Gold, once a safe haven, loses luster to cash

Gold prices have fallen sharply, erasing gains of last summer’s rally. Investors’ economic fears haven’t changed, but their safe haven asset has.

Kai Ryssdal: Perhaps the best thing we can say about the price of gold today is that it didn't fall as much as it did yesterday. The value of an ounce has slipped below the $1,600 mark, wiping out the gains from the rally this summer. Given that gold's supposed to be the safest of safe havens, our senior business correspondent Bob Moon has been asking why the sell-off.


Bob Moon: First off, you can blame the irresistible allure of all those profits investors have made on gold this year.

Axel Merk: A good thing can become too much of a good thing.

Fund manager Axel Merk says as the European debt crisis grew worse and the value of gold surged, a lot of big investors flocked to the precious metal. The irony is, that same crisis is now sending them back to cash while they can get it. Many fear the credit markets might seize up.

Fred Schoenstein is a gold trader at Heraeus Precious Metals.

Fred Schoenstein: While gold was billed as a safe haven trade over the course of the last, whatever, six, eight months, it does also have that risk element.

The risk that investors can always switch their preferences -- with little warning.

Schoenstein: The perception changes.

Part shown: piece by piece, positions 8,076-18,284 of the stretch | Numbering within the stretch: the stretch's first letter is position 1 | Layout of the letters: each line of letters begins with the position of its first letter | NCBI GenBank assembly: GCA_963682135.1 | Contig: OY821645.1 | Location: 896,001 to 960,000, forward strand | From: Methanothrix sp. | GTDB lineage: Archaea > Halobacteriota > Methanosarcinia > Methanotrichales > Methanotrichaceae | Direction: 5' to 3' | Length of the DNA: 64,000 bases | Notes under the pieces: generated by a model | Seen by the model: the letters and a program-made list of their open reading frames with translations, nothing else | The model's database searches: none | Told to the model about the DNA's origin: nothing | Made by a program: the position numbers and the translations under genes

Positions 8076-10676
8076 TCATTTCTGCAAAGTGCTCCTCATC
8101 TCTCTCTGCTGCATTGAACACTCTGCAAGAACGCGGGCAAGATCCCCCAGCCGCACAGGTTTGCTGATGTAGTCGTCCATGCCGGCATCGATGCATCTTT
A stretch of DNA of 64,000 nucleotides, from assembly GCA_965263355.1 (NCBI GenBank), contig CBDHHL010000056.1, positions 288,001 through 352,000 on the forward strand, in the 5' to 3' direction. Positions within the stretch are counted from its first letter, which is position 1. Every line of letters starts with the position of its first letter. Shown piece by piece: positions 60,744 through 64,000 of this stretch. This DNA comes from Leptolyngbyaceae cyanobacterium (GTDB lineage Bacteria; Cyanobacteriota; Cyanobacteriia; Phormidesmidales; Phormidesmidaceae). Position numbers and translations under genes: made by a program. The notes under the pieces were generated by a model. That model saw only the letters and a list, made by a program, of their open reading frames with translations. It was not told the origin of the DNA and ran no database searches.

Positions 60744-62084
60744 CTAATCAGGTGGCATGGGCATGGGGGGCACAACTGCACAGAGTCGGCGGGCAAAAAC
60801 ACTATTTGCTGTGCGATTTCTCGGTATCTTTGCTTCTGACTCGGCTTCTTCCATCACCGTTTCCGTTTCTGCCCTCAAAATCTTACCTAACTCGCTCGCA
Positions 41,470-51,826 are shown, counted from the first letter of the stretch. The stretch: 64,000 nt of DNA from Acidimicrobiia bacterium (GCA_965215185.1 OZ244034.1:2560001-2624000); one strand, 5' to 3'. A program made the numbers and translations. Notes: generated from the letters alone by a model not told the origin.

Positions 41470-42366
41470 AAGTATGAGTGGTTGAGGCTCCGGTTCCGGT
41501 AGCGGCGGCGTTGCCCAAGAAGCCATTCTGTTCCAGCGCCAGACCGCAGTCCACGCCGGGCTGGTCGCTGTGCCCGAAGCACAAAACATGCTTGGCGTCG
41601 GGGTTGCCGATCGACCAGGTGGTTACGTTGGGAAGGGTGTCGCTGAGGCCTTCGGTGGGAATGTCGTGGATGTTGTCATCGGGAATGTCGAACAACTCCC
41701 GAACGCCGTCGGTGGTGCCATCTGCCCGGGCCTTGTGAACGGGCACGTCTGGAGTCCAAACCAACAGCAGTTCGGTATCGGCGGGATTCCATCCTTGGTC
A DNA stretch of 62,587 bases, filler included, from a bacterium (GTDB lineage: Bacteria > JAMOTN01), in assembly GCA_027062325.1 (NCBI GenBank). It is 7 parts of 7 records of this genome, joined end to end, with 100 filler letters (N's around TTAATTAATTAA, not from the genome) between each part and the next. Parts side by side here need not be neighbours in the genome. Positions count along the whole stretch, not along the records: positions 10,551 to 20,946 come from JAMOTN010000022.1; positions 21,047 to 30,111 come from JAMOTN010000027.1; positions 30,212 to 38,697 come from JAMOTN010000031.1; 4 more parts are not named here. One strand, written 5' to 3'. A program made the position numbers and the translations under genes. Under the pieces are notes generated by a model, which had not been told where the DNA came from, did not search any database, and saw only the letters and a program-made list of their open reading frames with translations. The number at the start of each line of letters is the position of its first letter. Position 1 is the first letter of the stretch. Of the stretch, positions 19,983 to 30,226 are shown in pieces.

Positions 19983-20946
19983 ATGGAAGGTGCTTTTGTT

And they now seem to consider the dollar the best way to have quick access to their assets. At Global Hunter Securities, metals analyst Jeff Wright says investors may not make the returns they've enjoyed from the run-up in gold prices, but they won't be losing money, either.

Jeff Wright: You know your principal is safe, as gold has become much more volatile over the past three to four weeks.

Fund manager Axel Merk says there's a lesson here for smaller investors.

Merk: How much risk can you stomach? How much volatility can you stomach? If you cannot stomach the downdraft you have in gold right now, if you're not comfortable with the ounces of gold you're holding while you're looking at the daily price movements, then you're probably holding too much of it.

Merk says he's keeping a sizeable position in gold, though, because he still considers it one of the most secure assets. He says it may be there's no such thing as a "safe" asset anymore. It could be that the dollar, as some commentators have pointed out, just looks like the nicest horse in the glue factory.

I'm Bob Moon for Marketplace.

About the author

Bob Moon is Marketplace’s senior business correspondent, based in Los Angeles.

Comments

I agree to American Public Media's Terms and Conditions.
With Generous Support From...